However, Hedenus et al., (2014) showed that those mitigation measures are not enough and that reduced ruminant meat and dairy consumption will be indispendable for reaching the 2 0C target. Ruminant meats (beef and lamb) have emissions per gram of protein are about 250 times those of legumes, and also much higher than those of poultry and swine (Tilman and Clark, 2014). To shift away from ruminants (e.g. cattle and sheep) to monogastrics (swine and poultry) has been suggested as solutions (Gerber et al., 2013; McAlpine et al., 2009). Also putting a tax on in particular ruminant meat has been proposed (Revell, 2015)
In order to reduce global agricultural GHG emissions, reduce land clearing and resultant species extinctions, it seems obvious that reducing meat consumption would be the most sensible solution (Davis et al., 2016; Hedenus et al., 2014; Schosler et al., 2012; Tilman and Clark, 2014; Wollenberg et al., 2016).
In vitro culturing of meat has been proposed as one of the alternative for livestock meat production (Post, 2012). On August 5, 2013, a hamburger prototype made from cultured, or in vitro, meat was tasted at a well-publicized event in London (Post, 2014). The meat used for preparation of this hamburger was not grown in an animal, but rather from bovine skeletal muscle stem cells in Dr Mark Post's laboratory as Maastricht university in the Netherlands. The process entails the generation of bio-artificial muscles from satellite cells. Such cells generated should mimic meat in visual appearance, smell, texture, and of course, taste. Loose myosatellite cells can be cultured on a substrate, and mature muscle cells can be harvested after differentiation and processing them into various meat products.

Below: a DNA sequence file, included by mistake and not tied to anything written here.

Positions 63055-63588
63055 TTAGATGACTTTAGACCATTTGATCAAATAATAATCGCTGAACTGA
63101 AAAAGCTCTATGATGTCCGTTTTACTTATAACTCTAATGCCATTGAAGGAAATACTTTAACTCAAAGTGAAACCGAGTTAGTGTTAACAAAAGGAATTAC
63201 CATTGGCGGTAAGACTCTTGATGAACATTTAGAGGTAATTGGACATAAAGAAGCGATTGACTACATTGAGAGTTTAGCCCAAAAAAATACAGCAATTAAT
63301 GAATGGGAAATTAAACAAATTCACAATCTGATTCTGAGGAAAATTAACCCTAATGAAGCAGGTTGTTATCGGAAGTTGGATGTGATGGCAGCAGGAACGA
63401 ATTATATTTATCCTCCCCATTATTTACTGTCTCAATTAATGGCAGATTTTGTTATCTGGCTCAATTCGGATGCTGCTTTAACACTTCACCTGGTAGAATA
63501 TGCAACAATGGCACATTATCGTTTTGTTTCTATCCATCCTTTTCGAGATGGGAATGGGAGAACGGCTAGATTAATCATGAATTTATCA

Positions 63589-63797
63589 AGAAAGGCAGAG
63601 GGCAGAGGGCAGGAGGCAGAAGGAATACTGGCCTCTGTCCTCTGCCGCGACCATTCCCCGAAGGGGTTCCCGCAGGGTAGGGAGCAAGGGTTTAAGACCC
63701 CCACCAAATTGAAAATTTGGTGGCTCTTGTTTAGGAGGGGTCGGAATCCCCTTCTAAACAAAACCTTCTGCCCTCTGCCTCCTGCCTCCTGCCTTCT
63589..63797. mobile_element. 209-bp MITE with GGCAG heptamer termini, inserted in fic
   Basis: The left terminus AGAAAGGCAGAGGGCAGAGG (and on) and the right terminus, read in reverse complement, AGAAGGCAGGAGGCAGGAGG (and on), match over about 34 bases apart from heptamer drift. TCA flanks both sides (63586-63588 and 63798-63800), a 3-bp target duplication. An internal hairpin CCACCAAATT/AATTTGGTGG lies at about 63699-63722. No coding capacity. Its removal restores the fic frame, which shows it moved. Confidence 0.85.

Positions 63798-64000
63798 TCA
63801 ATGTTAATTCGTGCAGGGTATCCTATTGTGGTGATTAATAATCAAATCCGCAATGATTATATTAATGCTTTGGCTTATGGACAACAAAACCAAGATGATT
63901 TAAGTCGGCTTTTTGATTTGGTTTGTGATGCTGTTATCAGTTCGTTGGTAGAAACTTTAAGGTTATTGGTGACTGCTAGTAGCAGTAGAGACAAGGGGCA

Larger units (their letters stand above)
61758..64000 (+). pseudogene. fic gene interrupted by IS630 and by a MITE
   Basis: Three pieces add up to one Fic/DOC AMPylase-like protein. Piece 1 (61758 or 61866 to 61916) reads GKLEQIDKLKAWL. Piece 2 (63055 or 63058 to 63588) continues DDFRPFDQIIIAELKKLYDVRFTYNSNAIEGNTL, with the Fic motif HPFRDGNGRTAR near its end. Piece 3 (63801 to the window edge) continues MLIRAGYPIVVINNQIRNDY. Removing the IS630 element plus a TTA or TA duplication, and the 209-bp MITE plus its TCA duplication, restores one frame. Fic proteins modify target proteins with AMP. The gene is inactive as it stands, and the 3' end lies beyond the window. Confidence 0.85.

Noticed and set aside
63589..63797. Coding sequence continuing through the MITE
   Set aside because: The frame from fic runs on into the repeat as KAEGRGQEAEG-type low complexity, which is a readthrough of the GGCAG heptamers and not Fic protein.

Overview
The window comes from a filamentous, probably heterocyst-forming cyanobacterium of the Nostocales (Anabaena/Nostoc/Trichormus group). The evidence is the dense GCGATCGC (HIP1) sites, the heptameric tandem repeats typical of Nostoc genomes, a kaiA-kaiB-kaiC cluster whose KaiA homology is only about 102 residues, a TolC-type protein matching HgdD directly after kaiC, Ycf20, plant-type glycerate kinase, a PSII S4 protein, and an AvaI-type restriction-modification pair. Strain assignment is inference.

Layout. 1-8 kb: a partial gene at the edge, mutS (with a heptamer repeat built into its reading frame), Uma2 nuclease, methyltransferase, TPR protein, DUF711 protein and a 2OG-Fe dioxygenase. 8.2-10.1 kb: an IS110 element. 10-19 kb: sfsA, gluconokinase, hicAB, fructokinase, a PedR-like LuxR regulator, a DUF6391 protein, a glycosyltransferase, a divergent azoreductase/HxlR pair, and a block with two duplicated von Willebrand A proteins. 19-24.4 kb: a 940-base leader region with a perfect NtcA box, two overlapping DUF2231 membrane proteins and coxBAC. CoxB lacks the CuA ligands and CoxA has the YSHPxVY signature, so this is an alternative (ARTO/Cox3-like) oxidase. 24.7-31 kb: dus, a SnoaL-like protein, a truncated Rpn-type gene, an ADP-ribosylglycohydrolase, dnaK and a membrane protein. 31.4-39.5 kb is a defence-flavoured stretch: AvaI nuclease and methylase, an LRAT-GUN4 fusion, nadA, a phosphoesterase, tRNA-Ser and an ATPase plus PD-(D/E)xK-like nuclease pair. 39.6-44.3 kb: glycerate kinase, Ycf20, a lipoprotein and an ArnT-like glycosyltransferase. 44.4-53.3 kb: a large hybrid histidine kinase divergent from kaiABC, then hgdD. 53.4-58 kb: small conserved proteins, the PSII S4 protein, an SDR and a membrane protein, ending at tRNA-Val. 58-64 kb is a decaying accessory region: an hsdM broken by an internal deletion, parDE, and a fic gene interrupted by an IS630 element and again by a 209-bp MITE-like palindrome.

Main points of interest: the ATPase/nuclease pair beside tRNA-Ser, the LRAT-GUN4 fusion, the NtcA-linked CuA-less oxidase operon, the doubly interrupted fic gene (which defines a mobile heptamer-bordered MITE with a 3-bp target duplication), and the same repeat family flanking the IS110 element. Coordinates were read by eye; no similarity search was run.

The effective culture of skeletal muscle seems to be possible with current technology generating an acceptable mimic of meat tissue. Main issues to consider with this process are: scalability of the production process, quality control of mammalian cell/tissue cultures. Maintaining sterility in the culture, prevention of contamination or disease and the controlled breeding of stem cell donor animal. A great deal of research is still needed to establish a sustainable in vitro meat culturing system on an industrial scale (Fayaz Bhat and Fayaz, 2011). Using a life cycle assessment, the environmental impacts of cultured meat production is substantially lower than those of conventionally produced European meat, cultured meat involves approximately 7-45% lower energy, 78-96% lower GHG emissions, 99% lower land use, and 82-96% lower water use depending on the product compared (Tuomisto and Texeira de Mattos, 2011). This evaluation was confirmed by Mattick et al. (2015), who also found that in vitro biomass cultivation could require smaller quantities of agricultural inputs and land than livestock, although uncertainty ranges are large.
Dietary change, in areas with affluent diet, is one of the options to reach environmental goals. One group of researchers reviewed 14 peer-reviewed journal articles assessing the GHG emissions and land use demand of in total 49 dietary scenarios (Hallstrom et al., 2015). This strategy is able to reduce GHG emissions and land use demand up to 50% compared to the current diet. Reason to study more in detail which dietary changes are possible.